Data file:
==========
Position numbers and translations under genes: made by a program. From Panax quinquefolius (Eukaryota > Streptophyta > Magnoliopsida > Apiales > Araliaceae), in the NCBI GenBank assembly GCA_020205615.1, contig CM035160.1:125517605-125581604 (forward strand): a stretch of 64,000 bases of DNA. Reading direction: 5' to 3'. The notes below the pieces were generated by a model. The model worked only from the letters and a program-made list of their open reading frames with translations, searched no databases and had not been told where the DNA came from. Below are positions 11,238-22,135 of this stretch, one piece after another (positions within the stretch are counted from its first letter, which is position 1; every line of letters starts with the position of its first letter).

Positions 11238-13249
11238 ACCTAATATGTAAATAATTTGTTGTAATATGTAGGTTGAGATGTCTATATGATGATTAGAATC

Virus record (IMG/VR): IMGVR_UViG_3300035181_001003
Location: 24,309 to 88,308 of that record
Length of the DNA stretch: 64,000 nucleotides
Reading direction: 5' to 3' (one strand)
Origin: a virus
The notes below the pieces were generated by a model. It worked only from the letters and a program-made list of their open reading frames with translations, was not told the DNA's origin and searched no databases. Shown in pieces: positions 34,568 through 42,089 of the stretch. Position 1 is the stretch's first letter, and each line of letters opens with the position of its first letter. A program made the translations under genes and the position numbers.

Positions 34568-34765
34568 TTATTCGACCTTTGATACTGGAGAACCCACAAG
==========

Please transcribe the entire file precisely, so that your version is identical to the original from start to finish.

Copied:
Position numbers and translations under genes: made by a program. From Panax quinquefolius (Eukaryota > Streptophyta > Magnoliopsida > Apiales > Araliaceae), in the NCBI GenBank assembly GCA_020205615.1, contig CM035160.1:125517605-125581604 (forward strand): a stretch of 64,000 bases of DNA. Reading direction: 5' to 3'. The notes below the pieces were generated by a model. The model worked only from the letters and a program-made list of their open reading frames with translations, searched no databases and had not been told where the DNA came from. Below are positions 11,238-22,135 of this stretch, one piece after another (positions within the stretch are counted from its first letter, which is position 1; every line of letters starts with the position of its first letter).

Positions 11238-13249
11238 ACCTAATATGTAAATAATTTGTTGTAATATGTAGGTTGAGATGTCTATATGATGATTAGAATC

Virus record (IMG/VR): IMGVR_UViG_3300035181_001003
Location: 24,309 to 88,308 of that record
Length of the DNA stretch: 64,000 nucleotides
Reading direction: 5' to 3' (one strand)
Origin: a virus
The notes below the pieces were generated by a model. It worked only from the letters and a program-made list of their open reading frames with translations, was not told the DNA's origin and searched no databases. Shown in pieces: positions 34,568 through 42,089 of the stretch. Position 1 is the stretch's first letter, and each line of letters opens with the position of its first letter. A program made the translations under genes and the position numbers.

Positions 34568-34765
34568 TTATTCGACCTTTGATACTGGAGAACCCACAAG